Polestar 2 review

Category: Electric car

Section: Performance & drive

Available fuel types:electric
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Polestar 2 rear cornering - 2020 car
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RRP from£49,900
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Performance & drive

What it’s like to drive, and how quiet it is

The Polestar 2 has a 78kWh battery that powers two electric motors – one on the front axle and one on the rear – to make it four-wheel drive. Together, those motors produce 402bhp and 487lb ft of torque, which is more than you get in the Long Range version of the Tesla Model 3.

The Model 3 Performance, though, has even more welly. When we tested that car, it hit 0-60mph in a frankly ridiculous time of 3.3sec, but, while the Polestar's official 0-62mph time of 4.7sec is a way off that it's still mightily quick by any conventional standards. Thrillingly so, in fact.

As with all electric cars, when you depress the accelerator you take off with an immediacy that no petrol or diesel car can match. And this is all the more impressive in the Polestar 2, given that it tips the scales at 2123kg – some 300kg more than the Model 3 weighs, and almost as much as a Range Rover.

What’s more, it’s not just off the line that the Polestar 2 feels rapid. Even at motorway speeds – where the performance of some cheaper electric cars really tails off – there’s plenty of gusto left to make quick work of overtaking.

Unfortunately, while the Polestar 2's weight is disguised well in a straight line, it’s more noticeable in corners. When you turn in, you really feel the body lean over onto the outside wheels, and it doesn’t help that the steering is numb, no matter which of the three weight settings you select. The Model 3's steering is far more alert and the car feels more agile and grippy. That said, if you're a keen driver looking for more than just grip and grunt, the balance and poise of the BMW 3 Series should not be ignored.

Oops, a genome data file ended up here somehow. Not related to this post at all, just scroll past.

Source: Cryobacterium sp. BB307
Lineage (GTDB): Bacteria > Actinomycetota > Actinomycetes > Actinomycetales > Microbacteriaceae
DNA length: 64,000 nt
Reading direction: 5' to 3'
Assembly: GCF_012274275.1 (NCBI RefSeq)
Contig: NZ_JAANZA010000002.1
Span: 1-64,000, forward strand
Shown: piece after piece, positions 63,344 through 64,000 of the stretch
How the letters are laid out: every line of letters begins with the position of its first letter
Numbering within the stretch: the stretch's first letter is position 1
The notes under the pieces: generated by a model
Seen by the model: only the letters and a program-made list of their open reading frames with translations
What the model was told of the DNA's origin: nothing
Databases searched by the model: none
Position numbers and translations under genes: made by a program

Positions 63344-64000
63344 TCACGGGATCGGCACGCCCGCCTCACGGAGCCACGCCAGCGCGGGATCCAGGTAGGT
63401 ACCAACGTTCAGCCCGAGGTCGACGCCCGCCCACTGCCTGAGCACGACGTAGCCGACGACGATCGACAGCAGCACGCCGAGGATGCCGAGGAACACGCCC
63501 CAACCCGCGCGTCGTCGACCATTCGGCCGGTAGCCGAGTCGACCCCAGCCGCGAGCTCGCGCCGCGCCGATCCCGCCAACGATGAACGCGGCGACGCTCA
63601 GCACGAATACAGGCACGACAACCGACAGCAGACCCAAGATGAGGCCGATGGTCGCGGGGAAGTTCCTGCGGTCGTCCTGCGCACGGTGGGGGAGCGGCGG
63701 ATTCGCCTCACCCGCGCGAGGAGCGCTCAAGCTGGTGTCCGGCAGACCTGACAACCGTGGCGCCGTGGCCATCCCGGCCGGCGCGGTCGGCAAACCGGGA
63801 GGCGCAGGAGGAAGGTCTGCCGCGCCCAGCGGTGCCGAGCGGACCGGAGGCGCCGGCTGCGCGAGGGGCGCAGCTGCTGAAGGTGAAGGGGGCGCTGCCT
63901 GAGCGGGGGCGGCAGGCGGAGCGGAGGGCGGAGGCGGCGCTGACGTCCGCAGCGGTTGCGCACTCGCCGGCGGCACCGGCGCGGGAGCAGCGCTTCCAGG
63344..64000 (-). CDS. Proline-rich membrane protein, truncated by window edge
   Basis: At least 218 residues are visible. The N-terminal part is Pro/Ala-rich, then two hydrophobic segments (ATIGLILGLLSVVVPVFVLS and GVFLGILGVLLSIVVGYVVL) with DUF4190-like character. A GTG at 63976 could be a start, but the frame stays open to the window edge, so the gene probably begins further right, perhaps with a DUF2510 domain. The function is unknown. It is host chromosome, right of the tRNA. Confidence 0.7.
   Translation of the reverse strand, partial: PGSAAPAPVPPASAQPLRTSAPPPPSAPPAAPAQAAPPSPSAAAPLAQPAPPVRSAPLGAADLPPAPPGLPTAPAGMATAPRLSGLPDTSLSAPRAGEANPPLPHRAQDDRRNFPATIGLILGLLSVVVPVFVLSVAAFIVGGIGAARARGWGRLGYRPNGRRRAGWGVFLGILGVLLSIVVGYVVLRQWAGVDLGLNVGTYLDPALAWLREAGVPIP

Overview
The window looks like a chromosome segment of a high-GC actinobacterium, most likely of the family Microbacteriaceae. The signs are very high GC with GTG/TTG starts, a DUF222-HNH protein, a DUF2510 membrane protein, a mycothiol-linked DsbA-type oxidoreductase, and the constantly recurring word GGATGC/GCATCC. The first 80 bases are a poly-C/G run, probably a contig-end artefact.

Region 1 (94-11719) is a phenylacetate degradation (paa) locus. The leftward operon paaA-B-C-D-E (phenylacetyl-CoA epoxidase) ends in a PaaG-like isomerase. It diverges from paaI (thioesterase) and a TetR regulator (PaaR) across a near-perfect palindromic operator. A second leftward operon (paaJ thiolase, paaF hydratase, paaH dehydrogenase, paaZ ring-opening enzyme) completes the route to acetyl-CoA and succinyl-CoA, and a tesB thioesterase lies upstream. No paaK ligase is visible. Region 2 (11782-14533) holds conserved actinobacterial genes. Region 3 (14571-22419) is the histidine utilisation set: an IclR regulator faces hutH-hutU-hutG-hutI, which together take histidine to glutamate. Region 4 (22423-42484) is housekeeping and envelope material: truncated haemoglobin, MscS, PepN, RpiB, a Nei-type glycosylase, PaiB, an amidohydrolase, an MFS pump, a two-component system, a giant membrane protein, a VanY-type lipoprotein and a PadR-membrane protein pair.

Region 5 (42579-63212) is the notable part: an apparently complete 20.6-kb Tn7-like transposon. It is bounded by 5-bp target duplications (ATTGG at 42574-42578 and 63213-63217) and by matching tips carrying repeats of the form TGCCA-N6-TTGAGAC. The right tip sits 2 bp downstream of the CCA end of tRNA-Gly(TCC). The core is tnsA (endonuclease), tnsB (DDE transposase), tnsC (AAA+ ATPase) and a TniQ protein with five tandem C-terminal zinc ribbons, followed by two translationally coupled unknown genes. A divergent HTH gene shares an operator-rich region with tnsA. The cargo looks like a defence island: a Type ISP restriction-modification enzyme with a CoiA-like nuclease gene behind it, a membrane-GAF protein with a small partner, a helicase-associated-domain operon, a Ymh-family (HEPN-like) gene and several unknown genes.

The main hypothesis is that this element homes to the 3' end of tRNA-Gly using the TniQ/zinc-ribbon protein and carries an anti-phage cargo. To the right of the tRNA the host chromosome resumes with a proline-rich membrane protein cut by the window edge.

Ride comfort is a mixed bag in the Polestar 2. With the Performance Pack fitted you get fancy suspension that rides potholes without crashing and settles quickly after undulations or speed bumps. However, it's not exactly soft, so it tends to follow the ups and downs of the road – even the smallest of imperfections – especially at town speeds.

The suspension is manually adjustable, which means you can change the settings to suit your needs, but you'll have to ask your dealer to make the changes unless you're handy with a wrench. If you want the best comfort, ask them to adjust it to 18 clicks at the front and 20 at the rear (they'll know what that means), but even then the Model 3 is more controlled and comfortable overall, though.

The Tesla is more refined, too. You can hear the Polestar 2’s suspension clanging away and there’s quite a bit of road roar at motorway speeds. Wind noise is pretty hushed, though, and the motor is quiet and largely free of any whine. 

That makes town driving seriously relaxing, aided by the inclusion of a one-pedal driving mode. Essentially, the Polestar 2’s regenerative brakes, which feed energy back into the battery whenever you lift off the accelerator, slow the car to such an extent that you don’t often need to touch the brake pedal at all, unless for an emergency stop.

You can switch this mode off if you prefer and use the brakes as normal, but the pedal is really wooden. It's effective at stopping you from high speed, but its dead-weight feel makes it quite difficult to gauge the correct pressure to apply to do so smoothly. 

As for the crucial matter of range, the 292 miles that the Polestar 2 managed in the official WLTP test matches what the more expensive Jaguar I-Pace achieved. The Model 3’s official range is 329 miles, though, and from our experience so far we very much doubt the Polestar 2 will beat its Real Range figure of 239 miles. We'll let you know for definite once we've tested it. 

Polestar 2 rear cornering - 2020 car

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